Mayo Clinic Connect
There are many folks I know that have been in therapy (I once was) that want others to get therapy as it helps them and we are all different. It would take a highly skilled professional to determine if someone has PTSD. Many times PTSD is misdiagnosed and this can turn into a horrific experience.
I know I would “not” diagnose another as even professionals “can” and “do” make mistakes.
If this shoe happens to fit some…I apologize for starting this post on PTSD.
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@peach. You are so right about pets! I have dogs and have had animals all my life. I do not think I would have survived without them!
I am the one starting this thread and if I could I would delete it!! Extremely naive on my part. This is not helpful for me and if it has been harmful to others I am sorry.
@parus I can’t even begin to understand your frustration. You initially did what is preached to do and sought out therapy. Not only did they let you down, one made your trust issues worse! Medication failed you, and now you have reached out again only to hit another wall. I am curious as to what you are searching for and what you “see” help looking like. Why do you say you are naive to have started this important post? Is your PTSD related to service in one of the armed forces? Or is your PTSD related to childhood abuse or other abuse to you as an adult? What about this thread has been harmful to you? I am clueless but really want to try to understand. I feel certain no one has intentionally meant to harm you or anyone else. There have apparently been several triggers in this thread and to be of help, it would be good to know what they have been.
Liked by Teresa, Volunteer Mentor, Lisa Lucier
I surely am not alone.
the laws in the courts need changing so badly. both my mother and father were mentally unbalanced. so no one to turn to. i was starved. when they cleaned the wooden desks in school with banana oil my stomach hurt and my mouth watered because it smelled like food. my sisters still treat me as when we were young which is why i have nothing to do with them for many years. perhaps you have not read my previous notes which is why i truly, truly have been where you have with the beatings and everything else. i can understand every word you are presenting, every word. i understand your suffering most definitly and cry for you and your sisters. i have walked in your shoes and i understand. i was as mad as you and maybe more so. now the hate within me has been somewhat tamed. perhaps because i am 80 years of age. but it never stops and it seems i will take it to the grave with me. BUT I WILL NOT LET IT TAKE OVER. NEVER AGAIN. THE MOST IMPORTANT ISSUE IS TO HAVE MORE CARE FOR THE MENTALLY ILL. as it stands now, there is not enough help for them which can save the children and others. with love.
Liked by Teresa, Volunteer Mentor, blindeyepug, magspierce
My service dog is an important member of my support team. Her loyalty and the services she provides have saved my life and my sanity.
Liked by blindeyepug, Lisa Lucier
i really need to add this: how the family court judges are elected or appointed MUST be changed. they should first be judged themselves for their fitness to be a judge in family court and; every so often be judged again for their fitness.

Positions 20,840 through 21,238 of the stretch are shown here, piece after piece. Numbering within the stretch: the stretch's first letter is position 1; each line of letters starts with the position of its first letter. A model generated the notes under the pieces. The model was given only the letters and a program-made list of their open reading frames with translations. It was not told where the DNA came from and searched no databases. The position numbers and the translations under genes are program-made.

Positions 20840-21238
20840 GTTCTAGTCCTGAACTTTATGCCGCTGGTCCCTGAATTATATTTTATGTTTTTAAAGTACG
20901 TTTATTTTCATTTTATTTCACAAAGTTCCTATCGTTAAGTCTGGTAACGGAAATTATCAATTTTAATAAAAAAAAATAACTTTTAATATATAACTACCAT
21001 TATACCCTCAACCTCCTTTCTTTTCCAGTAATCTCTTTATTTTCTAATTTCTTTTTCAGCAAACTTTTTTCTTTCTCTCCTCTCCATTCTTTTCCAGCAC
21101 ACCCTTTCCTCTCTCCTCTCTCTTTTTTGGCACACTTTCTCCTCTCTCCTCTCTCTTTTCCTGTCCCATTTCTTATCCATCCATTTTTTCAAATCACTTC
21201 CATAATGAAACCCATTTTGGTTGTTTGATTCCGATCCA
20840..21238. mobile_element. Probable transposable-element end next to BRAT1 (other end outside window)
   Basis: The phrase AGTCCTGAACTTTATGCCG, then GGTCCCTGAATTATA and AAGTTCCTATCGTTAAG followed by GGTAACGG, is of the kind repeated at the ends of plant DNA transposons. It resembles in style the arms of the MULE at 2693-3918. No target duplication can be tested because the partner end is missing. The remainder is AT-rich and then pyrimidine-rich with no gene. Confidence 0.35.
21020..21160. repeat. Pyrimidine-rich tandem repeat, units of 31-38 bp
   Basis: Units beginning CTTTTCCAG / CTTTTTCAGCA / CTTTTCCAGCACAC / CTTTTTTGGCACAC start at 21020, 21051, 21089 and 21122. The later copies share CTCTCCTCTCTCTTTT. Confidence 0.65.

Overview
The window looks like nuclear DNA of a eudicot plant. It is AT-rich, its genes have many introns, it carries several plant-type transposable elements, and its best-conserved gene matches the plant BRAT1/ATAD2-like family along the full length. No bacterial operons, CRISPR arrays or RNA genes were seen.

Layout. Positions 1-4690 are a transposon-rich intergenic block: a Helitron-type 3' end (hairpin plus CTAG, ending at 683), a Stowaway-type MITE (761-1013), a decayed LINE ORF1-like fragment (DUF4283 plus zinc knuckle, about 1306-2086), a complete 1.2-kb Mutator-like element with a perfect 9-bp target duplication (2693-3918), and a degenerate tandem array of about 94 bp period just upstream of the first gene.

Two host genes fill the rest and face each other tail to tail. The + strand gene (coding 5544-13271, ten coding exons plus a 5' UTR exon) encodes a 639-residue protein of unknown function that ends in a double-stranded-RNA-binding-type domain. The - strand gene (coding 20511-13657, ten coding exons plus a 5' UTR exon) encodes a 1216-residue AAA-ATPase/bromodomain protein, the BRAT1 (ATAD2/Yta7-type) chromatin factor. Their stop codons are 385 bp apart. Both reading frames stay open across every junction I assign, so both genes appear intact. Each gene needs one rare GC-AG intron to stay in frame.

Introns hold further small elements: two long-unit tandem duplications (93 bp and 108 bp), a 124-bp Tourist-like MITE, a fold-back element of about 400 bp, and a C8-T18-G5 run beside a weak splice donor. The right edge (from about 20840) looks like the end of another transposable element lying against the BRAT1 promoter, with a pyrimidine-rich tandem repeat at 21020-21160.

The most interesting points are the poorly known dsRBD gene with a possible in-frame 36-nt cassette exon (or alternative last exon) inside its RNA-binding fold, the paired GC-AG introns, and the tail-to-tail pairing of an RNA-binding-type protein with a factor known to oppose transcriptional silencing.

Liked by Parus
@peach. Thank you for understanding – though I know going through what we went through is a huge price to pay for u understanding! You are a strong, brave woman! So good to be able to share with you. (I am 57.) I probably did not receive your other posts. I get an e-mail regarding some posts but not all on the topic at hand for some reason. I also agree with you 100% about judges. Who knows how many lives have been ruined because of bad judges? Also agree wirh the need for more and better mental health care! Thanks so much, Peach. God bless you!
Liked by Teresa, Volunteer Mentor, Parus, magspierce
Hi everyone , I also suffer from drug resistant depression and come from an abusive background. PTSD is a part of my life as well. In your posts I learned that there are other people who suffer from debilitating fatigue as well. It is nice to know that I am not alone . I am new to this forum and I am grateful to have found you here! Thistime of year is very difficult for my due the Seasonal Affective Disorder. For some reason it starts early for me.
@curly, I have treatment resistant major depression. After 15 years of drugs and therapy, life is still a struggle, with depression, PTSD, anxiety disorder and suicidal thoughts. Right now, my hemoglobin and iron are really low, and I have to see a hematologist in 2 weeks. Two days ago, I saw an ENT doctor because I have swallowing problems, and she said I might have Huntington’s Disease. That didn’t make the depression and anxiety any better, for sure.
Low iron means anemia, which means no energy, always tired.
I have to stop and go wash the dinner dishes. I don’t feel like it, but skipping a day just makes the job bigger.
i have ptsd i guess i will be working with this forever. but, keep your chin up!
@peach To forgive does not mean you must hang around with your sisters or you haven’t really forgiven them. Forgiveness is more for you. To me, forgiveness means I stop rabidly hating the person, and I do not want to seek revenge in any manner. (Justice is not the same as revenge.) And perhaps there are other aspects of forgiveness that can bring peace. But it most certainly does not mean I must be able to have a relationship with or even talk to a person who abused me in any manner. This goes to verbal abuse as well as it can be just as damaging in my opinion. Even if your sisters are unwilling to change, you can still give yourself the peace of forgiving them. I have forgiven my dad, but I never want to see him again nor will I bother myself with attending his funeral when he dies. And realizing he was mentally ill and making a choice to forgive does not mean anything he did was ok nor does it negate the horrors he dealt to me and my sisters. The forgiveness was for my peace, not his.